Manufacturer-Specified Flash Test. In the shots above, the Canon SD750 seems to perform exactly as Canon says it will at wide angle, producing good exposures at the rated distance with its ISO set to Auto. At telephoto, however, the image is somewhat underexposed. In both cases, the camera boosted the ISO to 200, not a bad compromise for good exposure. Note: Our standard test method for flash range uses a fixed setting of ISO 100, to provide a fair basis of comparison between cameras. We've now also begun shooting these two shots using the manufacturer-specified camera settings, at the range the company claims for the camera, to assess the validity of the specific claims.

Output Quality

Print Quality
Good print quality, great color, good 11x14 inch prints. ISO 400 images are soft but usable at 8x10, ISO 800 and 1,000 shots are marginal at 5x7, good at 4x6.

With the Canon PowerShot SD750, we found that it had enough resolution to make good looking 11x14 inch prints. At 13x19, its prints were softer looking, but probably fine for wall display. ISO 200 shots were a little softer at 11x14, but just fine at 8.5x11 inches. ISO 400 shots still made passable 8x10s, but with noticeable chroma noise in the shadows. ISO 800 shots were rather pointillist in nature at 8x10, but were quite usable at 5x7 inches. ISO 1,600 made a decent, though somewhat spotted 4x6. It would certainly do in a pinch. Color saturation does fade as the ISO rises, but it's still respectable.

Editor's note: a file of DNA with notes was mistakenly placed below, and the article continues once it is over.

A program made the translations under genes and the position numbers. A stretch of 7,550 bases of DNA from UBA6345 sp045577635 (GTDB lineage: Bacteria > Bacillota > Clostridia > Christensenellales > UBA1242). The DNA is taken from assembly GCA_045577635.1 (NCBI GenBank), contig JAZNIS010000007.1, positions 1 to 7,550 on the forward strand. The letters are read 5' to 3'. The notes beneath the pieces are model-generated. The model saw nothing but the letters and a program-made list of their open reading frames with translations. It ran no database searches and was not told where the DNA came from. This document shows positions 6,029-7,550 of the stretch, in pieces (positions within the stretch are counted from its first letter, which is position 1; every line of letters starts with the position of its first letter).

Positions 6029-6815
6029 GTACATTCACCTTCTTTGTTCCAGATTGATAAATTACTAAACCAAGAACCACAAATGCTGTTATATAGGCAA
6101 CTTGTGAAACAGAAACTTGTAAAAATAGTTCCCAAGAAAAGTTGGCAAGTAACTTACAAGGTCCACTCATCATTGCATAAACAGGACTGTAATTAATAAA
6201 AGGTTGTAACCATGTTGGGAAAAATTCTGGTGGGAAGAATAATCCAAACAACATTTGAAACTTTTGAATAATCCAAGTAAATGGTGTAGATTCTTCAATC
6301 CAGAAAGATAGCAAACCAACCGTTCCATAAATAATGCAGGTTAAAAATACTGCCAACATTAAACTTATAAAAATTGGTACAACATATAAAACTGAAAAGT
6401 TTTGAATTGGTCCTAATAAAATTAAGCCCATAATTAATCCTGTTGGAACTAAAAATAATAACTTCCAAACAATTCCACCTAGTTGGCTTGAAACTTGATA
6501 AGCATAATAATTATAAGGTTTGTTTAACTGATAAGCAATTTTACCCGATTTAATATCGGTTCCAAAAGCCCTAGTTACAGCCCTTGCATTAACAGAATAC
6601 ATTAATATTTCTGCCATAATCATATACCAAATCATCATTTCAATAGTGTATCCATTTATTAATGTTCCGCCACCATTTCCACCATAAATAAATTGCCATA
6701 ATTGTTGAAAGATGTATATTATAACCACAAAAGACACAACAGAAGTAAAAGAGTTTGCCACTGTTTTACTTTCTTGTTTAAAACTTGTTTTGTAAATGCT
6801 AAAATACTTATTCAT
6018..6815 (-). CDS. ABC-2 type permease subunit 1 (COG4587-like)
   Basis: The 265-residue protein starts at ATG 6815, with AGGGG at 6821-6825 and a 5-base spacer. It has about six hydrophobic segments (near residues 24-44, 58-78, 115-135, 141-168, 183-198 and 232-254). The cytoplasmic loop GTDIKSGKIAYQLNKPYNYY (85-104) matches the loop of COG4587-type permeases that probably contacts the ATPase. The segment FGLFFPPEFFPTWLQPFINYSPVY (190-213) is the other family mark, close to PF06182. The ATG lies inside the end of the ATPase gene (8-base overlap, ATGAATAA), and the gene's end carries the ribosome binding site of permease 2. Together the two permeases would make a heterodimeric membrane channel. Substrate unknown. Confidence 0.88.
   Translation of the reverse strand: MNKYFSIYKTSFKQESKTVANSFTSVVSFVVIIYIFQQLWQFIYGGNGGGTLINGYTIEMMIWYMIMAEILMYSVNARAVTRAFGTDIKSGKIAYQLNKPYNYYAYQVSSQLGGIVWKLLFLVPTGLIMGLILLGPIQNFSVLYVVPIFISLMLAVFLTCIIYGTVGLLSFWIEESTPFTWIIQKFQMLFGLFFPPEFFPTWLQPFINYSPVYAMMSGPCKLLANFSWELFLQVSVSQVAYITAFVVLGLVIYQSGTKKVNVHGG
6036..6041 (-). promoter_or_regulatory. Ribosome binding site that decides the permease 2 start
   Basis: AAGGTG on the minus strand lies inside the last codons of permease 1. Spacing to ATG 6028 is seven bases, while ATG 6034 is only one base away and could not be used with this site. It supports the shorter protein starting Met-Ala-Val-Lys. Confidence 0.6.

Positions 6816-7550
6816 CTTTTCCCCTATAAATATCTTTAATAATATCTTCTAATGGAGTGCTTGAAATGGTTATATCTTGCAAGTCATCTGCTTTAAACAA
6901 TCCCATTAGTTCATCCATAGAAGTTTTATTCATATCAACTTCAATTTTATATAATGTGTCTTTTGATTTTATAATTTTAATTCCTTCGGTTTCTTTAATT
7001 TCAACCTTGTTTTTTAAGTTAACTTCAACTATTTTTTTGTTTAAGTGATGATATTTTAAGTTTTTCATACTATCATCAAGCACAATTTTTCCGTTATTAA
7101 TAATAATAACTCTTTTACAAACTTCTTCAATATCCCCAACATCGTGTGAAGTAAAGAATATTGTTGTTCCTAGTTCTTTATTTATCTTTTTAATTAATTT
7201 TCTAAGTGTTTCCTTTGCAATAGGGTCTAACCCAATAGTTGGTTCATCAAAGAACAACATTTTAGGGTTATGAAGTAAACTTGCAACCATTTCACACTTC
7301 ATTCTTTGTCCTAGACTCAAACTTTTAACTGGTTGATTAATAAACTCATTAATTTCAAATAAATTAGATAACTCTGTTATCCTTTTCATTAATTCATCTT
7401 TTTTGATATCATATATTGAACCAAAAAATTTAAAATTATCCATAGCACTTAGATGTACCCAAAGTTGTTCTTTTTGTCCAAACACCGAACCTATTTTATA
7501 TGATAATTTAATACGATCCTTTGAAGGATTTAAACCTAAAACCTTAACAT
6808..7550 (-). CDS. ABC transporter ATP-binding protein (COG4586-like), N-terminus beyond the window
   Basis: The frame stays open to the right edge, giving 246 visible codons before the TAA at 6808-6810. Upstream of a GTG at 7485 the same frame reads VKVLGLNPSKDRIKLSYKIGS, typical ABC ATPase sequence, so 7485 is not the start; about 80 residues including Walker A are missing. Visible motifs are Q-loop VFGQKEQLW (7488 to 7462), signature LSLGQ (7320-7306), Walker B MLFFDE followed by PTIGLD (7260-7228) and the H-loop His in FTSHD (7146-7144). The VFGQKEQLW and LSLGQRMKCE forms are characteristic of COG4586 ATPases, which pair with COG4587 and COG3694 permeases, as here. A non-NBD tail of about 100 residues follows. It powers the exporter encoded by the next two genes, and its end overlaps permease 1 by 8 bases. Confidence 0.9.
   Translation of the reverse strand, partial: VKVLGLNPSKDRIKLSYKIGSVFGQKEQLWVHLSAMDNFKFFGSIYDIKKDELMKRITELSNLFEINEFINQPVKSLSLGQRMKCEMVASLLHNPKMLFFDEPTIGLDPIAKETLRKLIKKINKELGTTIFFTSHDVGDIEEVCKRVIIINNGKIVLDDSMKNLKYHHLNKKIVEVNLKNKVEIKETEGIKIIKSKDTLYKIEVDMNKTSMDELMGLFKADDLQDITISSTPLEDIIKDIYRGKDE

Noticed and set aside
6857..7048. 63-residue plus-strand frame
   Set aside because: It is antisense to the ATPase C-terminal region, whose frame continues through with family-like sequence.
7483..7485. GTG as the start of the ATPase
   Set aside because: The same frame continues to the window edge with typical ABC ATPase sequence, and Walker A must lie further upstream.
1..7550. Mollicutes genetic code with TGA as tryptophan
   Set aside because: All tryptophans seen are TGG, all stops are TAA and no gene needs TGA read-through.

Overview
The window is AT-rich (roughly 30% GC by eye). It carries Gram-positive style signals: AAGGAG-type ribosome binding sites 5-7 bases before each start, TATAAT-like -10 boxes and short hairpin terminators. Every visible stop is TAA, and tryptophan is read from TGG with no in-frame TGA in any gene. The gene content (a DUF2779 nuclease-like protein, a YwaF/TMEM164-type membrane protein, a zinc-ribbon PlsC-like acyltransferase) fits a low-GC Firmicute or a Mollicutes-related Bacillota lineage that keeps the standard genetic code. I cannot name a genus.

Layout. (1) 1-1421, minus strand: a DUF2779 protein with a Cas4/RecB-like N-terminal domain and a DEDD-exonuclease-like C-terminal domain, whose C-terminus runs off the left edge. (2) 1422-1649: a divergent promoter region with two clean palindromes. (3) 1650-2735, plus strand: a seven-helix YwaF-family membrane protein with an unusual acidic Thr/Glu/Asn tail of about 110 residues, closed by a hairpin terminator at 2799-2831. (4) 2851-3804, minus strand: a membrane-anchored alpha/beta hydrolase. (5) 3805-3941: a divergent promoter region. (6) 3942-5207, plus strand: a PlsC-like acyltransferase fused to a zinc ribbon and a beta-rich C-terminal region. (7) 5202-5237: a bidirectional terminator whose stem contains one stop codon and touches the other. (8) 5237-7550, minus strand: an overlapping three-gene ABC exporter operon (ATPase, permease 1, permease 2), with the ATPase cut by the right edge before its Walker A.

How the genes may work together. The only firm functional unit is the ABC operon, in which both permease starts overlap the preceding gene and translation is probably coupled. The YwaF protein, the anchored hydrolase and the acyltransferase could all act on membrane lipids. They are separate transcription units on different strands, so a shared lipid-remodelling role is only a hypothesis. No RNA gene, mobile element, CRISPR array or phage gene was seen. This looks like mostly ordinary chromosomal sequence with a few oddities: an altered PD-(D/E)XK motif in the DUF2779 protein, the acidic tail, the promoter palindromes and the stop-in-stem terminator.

Note: Testing hundreds of digital cameras, we've found that you can only tell so much about a camera's image quality by viewing its images on-screen. Ultimately, there's no substitute for printing a lot of images and examining them closely. For this reason, we now routinely print sample images from the cameras we test on our Canon i9900 studio printer, and on the Canon iP5200 here in the office. (See the Canon i9900 review for details on that model.)

 

The images above were taken from our standardized test shots. For a collection of more pictorial photos, see our Canon PowerShot SD750 Photo Gallery.

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Not sure which camera to buy? Let your eyes be the ultimate judge! Visit our Comparometer(tm) to compare images from the Canon PowerShot SD750 with those from other cameras you may be considering. The proof is in the pictures, so let your own eyes decide which you like best!

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Note: For details, test results, and analysis of the many tests done with this camera, please click on the tabs at the beginning of the review or below.